Grand Hotels: Reminiscing Over a Lost Colonial Age

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Western visitors flocked to Egypt's "grand hotels" to observe the "mystical" Orient from a comfortable distance. (Illustration: International Poster)

By: Leah Caldwell

Published Thursday, April 12, 2012

Book Review: Grand Hotels of Egypt: In the Golden Age of Travel, Andrew Humphreys, 2011, The American University in Cairo Press

In Andrew Humphreys’ Grand Hotels of Egypt, the lifespan of Shepheard’s Hotel in Cairo seems to aptly capture the spirit of the “golden age” of travel in Egypt.

After British sailor Samuel Shepheard opened his hotel in 1848, Westerners used it as a base from which to set out on “adventures” in Egypt. Humphreys describes it as the type of place where movie stars brushed shoulders with “explorers,” and that writers used as inspiration for their novels.

The hotel went through several incarnations during its century of existence, but its longest-lasting structure was a 1890s Italianate behemoth located on Kamal Pasha street. Its front entrance was flanked with authentic stone sphinxes, while its inside was decorated with imitation Egyptian friezes and Pharaonic statues, as well as a Moorish-themed ballroom. Despite the lavish interior, the biggest draw for Western tourists was the terrace.

Chairs and tables lined the busy avenue where tourists watched the “street circus” below. Humphreys writes, “The terrace served as both stage and auditorium, where guests could observe the street life of Cairo and the street life of Cairo could gaze back.”

Over the years, Shepheard’s became known as the “epitome of imperialism and foreign influence in Egypt” and during the 1952 revolution, it was burned to the ground in an anti-British revolt. Only the Moorish ballroom remained standing. Decades later, a new “Shepheard” hotel – with no ties to the original – was built. The featureless concrete structure sits facing the Nile with little to distinguish itself from its corporate hotel neighbors.

In this glossy, color-illustrated book, Humphreys documents the rise and fall of Egypt’s grand hotels – Shepheard’s being just one of the many resorts that flourished during the so-called “golden age” of travel in the mid-19th to early 20th century. Revisiting the grand hotels of Egypt would seem to be an opportunity for colonialist reminiscing over a long-lost period of glamour, but Humphreys – for the most part – keeps any longing in check.

Through journal entries and guidebook texts, Humphreys acknowledges the condescending and racist attitudes of travelers, but he often leans heavily on the tropes of a cosmopolitan age to amplify hotels as spaces of timeless intrigue and cross-cultural mingling. This is somewhat tempered with the documentation of the boom of the official tourist industry in Egypt. Companies like the British Thomas Cook & Son brought in thousands of tourists on guided tours by the late 19th century. Then, by the turn of the 20th century, the majority of luxury hotels in Cairo were owned by a single company, Egyptian Hotels Ltd. It is difficult to weave a “mystery of the Orient” tale when most of the country’s visitors were sight-seeing tourists, not “adventurers” or novelists.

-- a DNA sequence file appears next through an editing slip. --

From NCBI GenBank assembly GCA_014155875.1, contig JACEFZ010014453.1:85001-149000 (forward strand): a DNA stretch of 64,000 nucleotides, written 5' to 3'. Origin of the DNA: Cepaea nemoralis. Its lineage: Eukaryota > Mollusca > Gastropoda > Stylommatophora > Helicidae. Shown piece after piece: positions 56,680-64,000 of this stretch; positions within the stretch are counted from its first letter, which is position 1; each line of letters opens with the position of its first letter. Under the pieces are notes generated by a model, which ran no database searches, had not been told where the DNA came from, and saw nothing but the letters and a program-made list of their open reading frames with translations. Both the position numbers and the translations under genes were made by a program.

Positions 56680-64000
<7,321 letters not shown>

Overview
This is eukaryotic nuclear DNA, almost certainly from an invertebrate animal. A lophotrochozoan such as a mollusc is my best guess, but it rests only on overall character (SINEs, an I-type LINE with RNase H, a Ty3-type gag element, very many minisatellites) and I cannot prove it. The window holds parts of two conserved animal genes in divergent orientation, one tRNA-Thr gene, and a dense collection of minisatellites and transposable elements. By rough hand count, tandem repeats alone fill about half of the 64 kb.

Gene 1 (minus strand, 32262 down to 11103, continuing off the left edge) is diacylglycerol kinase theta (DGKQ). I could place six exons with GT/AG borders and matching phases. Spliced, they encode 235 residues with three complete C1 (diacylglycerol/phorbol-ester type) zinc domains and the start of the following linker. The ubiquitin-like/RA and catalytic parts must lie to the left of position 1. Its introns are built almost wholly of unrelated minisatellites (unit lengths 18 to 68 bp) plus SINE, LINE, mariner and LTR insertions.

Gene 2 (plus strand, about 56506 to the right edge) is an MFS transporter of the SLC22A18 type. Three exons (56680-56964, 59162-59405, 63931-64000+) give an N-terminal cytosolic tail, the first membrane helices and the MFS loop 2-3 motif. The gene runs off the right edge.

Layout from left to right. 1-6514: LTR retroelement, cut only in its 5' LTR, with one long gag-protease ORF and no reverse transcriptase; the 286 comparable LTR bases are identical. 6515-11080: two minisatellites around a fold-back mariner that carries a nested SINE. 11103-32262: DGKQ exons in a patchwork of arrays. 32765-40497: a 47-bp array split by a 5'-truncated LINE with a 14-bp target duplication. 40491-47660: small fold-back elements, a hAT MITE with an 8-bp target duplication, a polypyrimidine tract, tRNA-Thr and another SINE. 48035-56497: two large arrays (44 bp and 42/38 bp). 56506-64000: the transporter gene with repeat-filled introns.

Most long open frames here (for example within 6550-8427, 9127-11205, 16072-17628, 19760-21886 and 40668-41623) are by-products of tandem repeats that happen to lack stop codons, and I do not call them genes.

For Humphreys, the story of Egypt during this period was one of “the meeting of West and East,” and “some of the main places in which such meetings occurred were the country’s various grand hotels.” Though a critical analysis is not the book’s stated objective, this “meeting” of East and West sounds too innocuous to include a British occupation, revolutions, and finally, a state of post-colonial independence. In this way, Grand Hotels of Egypt – even though it nods to the hotels’ situational contexts – is more a look at the individual hotel’s histories and doesn’t critically question how their presence represented more of a divide than a “meeting.”

Sociologist Janet Abu-Lughod noted in her 1965 essay Tale of Two Cities: The Origins of Modern Cairo, that Western travelers at the turn of the century were already referring to a “European Cairo” and an “Egyptian Cairo.” While much of this was bolstered by infrastructural plans implemented by Egyptian Khedive Ismail Pasha, it could be said that the hotels were spatial markers of this divide. The observation deck at Shepheard’s perhaps best highlights this insular world of Westerners, but the city of Alexandria was also the site of many Western imaginings.

With its coastal location, Alexandria was home to several beach resorts and hotels, which, for many Western writers like E.M. Forster, were symbols of the city’s “golden age.” Later on, Western writers would lament the “decline” of the city. Historian Khaled Fahmy nicely sums up the consequences of idealizing certain periods of history as “golden” in the context of Egypt and Alexandria in particular. In his recent essay The Essence of Alexandria, he writes:

“Idealizing the cosmopolitanism that is seen to have infused life in the city in its modern golden age (c. 1860–1960), novelists, poets, literary critics, travel writers and others typically turn with disgust and repugnance to the natives who are implicitly (and at times, explicitly) blamed for the city’s fall, and who are referred to in what is supposed to be a pejorative term: ‘Arabs.’”

Humphreys provides clues to the physical past of this period in Alexandria, but does not question the Western perspectives of Alexandria, nor the legacy of the writers and artists who would later write about Egypt. Instead, writers like Forster are fixtures that amplify the glamour of Alexandria.

Naturally, a book about the grand hotels of Egypt is going to be centered on Westerners and their experiences. Yet the persistence of a memory of a “golden” age of travel is too often allowed to pass by without question.


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